School board, union clash over length of school year

Petition seeks return to end of classes in early June


More than 400 Nunavimmiut signed a petition recently asking for the school year to end two weeks earlier than scheduled, but they shouldn’t make any holiday plans yet for June.

That’s because the Kativik School Board says it has no plans to revisit a decision taken by school board commissioners in 2004 to extend the school year by 10 days. Before 2005, the school year ended in early June, but with the addition of these 10 days, school ends closer to the end of the month.

The Northern Quebec union for teachers, l’Association de l’enseignement du Nouveau-Quebec, circulated the petition asking for a return to a shorter year.

The petition says the extension of the school year has too many negative effects: many teachers who attend teacher-training courses during the summer have little break time between work and the start of summer school; the rate of student absenteeism in the schools rises as June progresses; and success in final exams drops.

The union wants to add a few minutes a day to class-time during the year, and drop one planning day, so that school ends once again in early June.

But the KSB nixed a request by the union to support this position, criticizing the timing, language and tactics behind the union’s petition and request.

“You are… asking our elected officials to contradict themselves without acknowledging that this is the purpose of your letter, of which an Inuktitut version was not handed to the recipients, while, as you must know by now, many of them do not have a working knowledge of either English or French,” wrote Gaston Pelletier, the KSB’s director of educational services, to union president Patrick D’Astous, in a letter dated Jan. 23, which was obtained by Nunatsiaq News.

In this letter, Pelletier said the school commissioners in 2004 decided to lengthen the school year as a way of raising educational standards in Nunavik.

“You must realize that the increase in the number of educational days is only a first step,” Pelletier wrote. “We trust that we can count on your cooperation in the pursuit of these objectives.”

The Northern Quebec teachers’ union, which represents teachers in Nunavik and James Bay Cree communities, says a shorter school year would improve standards, not stretch them beyond their limits.

The main demand of its ongoing negotiations with the KSB and the Cree School Board is, in fact, for additional school resources, D’Astous said.

Yet the union is becoming increasingly concerned about what will happen since Quebec recently agreed to give southern school boards an additional $100 million. D’Astous said Nunavik may be short-changed: the new money from Quebec will go to hire up to 1,900 additional special support staff and teachers in the South, but Nunavik has no guarantees that it will receive the same level of additional funding.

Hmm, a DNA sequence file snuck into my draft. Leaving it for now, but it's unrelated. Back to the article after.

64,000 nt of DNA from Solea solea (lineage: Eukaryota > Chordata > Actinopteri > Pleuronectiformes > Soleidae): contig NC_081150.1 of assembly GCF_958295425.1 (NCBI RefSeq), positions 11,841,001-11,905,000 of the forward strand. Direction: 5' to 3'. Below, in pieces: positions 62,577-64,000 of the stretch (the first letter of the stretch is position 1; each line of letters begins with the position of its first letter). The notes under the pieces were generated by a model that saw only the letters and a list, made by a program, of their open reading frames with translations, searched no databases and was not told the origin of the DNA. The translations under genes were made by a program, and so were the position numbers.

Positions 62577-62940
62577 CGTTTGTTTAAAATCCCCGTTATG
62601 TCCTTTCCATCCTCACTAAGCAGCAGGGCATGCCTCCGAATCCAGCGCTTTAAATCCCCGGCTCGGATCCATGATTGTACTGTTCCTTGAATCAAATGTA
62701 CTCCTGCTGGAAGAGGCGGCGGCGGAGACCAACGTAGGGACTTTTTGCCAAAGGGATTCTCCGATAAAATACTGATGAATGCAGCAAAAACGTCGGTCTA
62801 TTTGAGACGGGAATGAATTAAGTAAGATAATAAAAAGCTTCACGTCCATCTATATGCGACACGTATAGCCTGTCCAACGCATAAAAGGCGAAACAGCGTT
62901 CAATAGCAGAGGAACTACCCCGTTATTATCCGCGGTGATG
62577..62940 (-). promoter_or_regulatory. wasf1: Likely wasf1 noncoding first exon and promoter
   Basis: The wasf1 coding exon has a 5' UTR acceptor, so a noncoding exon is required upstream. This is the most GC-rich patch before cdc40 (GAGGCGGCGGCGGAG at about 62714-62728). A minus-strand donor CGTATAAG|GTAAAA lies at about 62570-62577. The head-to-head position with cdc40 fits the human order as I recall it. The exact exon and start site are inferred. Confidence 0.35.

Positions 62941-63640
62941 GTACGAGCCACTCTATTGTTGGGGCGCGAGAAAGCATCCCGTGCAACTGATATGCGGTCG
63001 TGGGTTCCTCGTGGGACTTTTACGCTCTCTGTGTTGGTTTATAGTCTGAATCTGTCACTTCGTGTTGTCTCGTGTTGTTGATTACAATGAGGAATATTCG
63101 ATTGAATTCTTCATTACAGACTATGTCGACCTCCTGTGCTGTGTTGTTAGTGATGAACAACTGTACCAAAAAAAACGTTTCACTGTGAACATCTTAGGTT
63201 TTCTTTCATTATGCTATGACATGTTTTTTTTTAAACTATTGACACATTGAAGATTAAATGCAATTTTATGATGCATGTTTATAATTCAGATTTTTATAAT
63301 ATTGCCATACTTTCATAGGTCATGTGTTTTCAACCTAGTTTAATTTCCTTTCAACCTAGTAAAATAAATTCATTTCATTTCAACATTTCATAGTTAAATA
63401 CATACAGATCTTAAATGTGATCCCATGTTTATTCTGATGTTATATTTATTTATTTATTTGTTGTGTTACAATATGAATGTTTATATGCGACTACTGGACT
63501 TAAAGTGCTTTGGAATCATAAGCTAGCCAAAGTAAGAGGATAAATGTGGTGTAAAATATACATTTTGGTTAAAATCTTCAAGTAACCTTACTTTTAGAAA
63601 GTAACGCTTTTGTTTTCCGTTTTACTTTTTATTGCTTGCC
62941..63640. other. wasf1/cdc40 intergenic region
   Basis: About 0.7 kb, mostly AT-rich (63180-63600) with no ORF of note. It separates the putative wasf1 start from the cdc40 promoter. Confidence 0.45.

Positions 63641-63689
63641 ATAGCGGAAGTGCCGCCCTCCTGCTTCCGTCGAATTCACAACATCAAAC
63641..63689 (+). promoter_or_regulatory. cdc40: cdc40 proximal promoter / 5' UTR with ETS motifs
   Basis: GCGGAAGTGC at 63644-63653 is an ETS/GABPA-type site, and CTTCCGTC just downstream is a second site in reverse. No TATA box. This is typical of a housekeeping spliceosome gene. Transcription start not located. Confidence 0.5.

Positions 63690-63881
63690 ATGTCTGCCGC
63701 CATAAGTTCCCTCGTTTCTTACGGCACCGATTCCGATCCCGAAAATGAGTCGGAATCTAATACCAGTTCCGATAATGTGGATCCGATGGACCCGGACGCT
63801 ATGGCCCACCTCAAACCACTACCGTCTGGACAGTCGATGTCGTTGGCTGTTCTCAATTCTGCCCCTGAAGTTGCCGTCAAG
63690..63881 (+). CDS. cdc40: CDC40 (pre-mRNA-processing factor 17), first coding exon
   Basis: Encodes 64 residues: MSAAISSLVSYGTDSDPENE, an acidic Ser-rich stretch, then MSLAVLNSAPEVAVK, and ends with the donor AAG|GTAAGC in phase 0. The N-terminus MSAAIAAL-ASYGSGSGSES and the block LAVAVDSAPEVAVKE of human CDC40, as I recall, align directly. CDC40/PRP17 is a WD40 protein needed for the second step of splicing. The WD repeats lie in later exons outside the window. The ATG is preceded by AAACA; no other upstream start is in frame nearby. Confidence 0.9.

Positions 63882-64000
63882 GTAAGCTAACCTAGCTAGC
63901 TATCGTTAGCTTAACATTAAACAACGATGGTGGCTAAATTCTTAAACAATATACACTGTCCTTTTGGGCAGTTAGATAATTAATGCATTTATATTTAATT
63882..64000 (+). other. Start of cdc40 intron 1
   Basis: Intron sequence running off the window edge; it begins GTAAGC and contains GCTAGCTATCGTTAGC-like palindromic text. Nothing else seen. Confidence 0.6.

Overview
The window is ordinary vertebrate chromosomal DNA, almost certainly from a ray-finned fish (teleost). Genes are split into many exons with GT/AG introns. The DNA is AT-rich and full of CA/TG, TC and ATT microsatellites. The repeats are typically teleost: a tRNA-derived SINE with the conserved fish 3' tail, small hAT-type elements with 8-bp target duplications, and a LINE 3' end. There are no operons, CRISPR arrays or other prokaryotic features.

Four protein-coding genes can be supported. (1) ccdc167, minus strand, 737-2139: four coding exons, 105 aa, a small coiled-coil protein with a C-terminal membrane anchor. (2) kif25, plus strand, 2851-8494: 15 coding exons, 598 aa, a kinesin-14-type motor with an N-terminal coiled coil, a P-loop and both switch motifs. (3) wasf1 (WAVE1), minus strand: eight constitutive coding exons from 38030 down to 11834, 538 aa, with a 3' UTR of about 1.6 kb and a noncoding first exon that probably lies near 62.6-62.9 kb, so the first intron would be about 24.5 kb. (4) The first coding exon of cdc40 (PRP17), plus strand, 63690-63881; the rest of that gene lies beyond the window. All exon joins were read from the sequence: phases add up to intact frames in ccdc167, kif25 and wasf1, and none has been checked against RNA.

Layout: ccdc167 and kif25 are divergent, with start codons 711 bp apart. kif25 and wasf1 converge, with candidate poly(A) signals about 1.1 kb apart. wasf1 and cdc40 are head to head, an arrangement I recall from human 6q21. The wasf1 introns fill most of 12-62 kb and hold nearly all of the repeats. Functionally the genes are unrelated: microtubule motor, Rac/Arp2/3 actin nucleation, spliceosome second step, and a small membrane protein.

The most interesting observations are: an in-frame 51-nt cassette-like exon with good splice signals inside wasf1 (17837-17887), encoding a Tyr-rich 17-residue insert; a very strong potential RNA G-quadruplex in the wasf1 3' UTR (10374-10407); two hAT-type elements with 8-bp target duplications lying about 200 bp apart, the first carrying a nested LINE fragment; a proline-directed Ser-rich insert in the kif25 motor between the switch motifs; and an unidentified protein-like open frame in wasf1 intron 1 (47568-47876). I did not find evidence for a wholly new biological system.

“We want equity with the South — that is, the same amount of new resources per student in the North. We fear there won’t be equity, and, even worse than that, we’ll pay for the improvements,” D’Astous said.

The union also wants to see a special retention bonus for teachers who stay in the North.

Dl’Astous said the shortage of teachers in southern Quebec is already leading to an exodus of experienced teachers from Nunavik. D’Astous said this means the KSB has to hire more inexperienced teachers who may not even have the necessary qualifications to teach in Quebec.

According to an article published in La Presse, there are now five times more unqualified teachers in the province than there were in 2000. The KSB ranked second of all the school boards in Quebec for its number of uncertified teachers — a total of 49 in Nunavik.

How much success the union will have in getting more resources and bonuses for Nunavik is unclear. Negotiations with the KSB have already dragged on for three years, and the correspondence between Pelletier and D’Astous on the petition reveals some tension between the union and school board.

Last month, the federation of unions representing Quebec’s teachers in the South finally accepted an agreement-in-principle with Quebec for a new collective agreement. But this agreement only came about after its members were legislated to accept certain wage and working conditions.

In December, Charest’s government passed Bill 142, which legislated a seven-year contract on 500,000 hospital workers, teachers, civil servants, school support staff and other provincial public-sector workers. This law is supposed to apply everywhere in Quebec.

D’Astous believes the James Bay and Northern Quebec Agreement means that Quebec must separately meet Cree and Inuit needs.

“We’re in a grey zone,” D’Astous said. “The KSB wants to respect the government, but the government has to respect the JBNQA.”

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